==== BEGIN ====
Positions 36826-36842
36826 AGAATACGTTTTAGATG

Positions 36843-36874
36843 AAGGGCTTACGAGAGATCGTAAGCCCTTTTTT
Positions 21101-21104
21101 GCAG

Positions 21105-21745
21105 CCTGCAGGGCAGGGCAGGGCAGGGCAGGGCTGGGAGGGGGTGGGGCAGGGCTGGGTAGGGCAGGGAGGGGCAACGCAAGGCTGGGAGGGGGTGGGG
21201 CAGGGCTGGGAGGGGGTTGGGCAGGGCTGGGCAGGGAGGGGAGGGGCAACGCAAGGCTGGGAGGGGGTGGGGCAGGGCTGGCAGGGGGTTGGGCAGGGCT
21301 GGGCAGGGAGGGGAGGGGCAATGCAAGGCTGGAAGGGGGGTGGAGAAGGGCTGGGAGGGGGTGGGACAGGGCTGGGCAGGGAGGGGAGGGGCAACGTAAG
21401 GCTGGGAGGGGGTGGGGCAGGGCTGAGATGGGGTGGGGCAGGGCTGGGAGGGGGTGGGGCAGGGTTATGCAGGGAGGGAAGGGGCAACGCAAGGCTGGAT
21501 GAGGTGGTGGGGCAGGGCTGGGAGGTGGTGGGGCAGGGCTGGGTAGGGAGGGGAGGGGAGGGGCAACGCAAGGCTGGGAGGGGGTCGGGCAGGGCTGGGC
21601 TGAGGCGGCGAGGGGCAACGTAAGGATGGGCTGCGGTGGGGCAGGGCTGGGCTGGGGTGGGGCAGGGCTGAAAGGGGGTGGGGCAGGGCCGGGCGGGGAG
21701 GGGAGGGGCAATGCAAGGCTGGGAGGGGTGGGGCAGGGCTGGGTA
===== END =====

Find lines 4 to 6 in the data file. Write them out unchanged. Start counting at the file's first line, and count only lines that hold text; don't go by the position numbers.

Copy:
36843 AAGGGCTTACGAGAGATCGTAAGCCCTTTTTT
Positions 21101-21104
21101 GCAG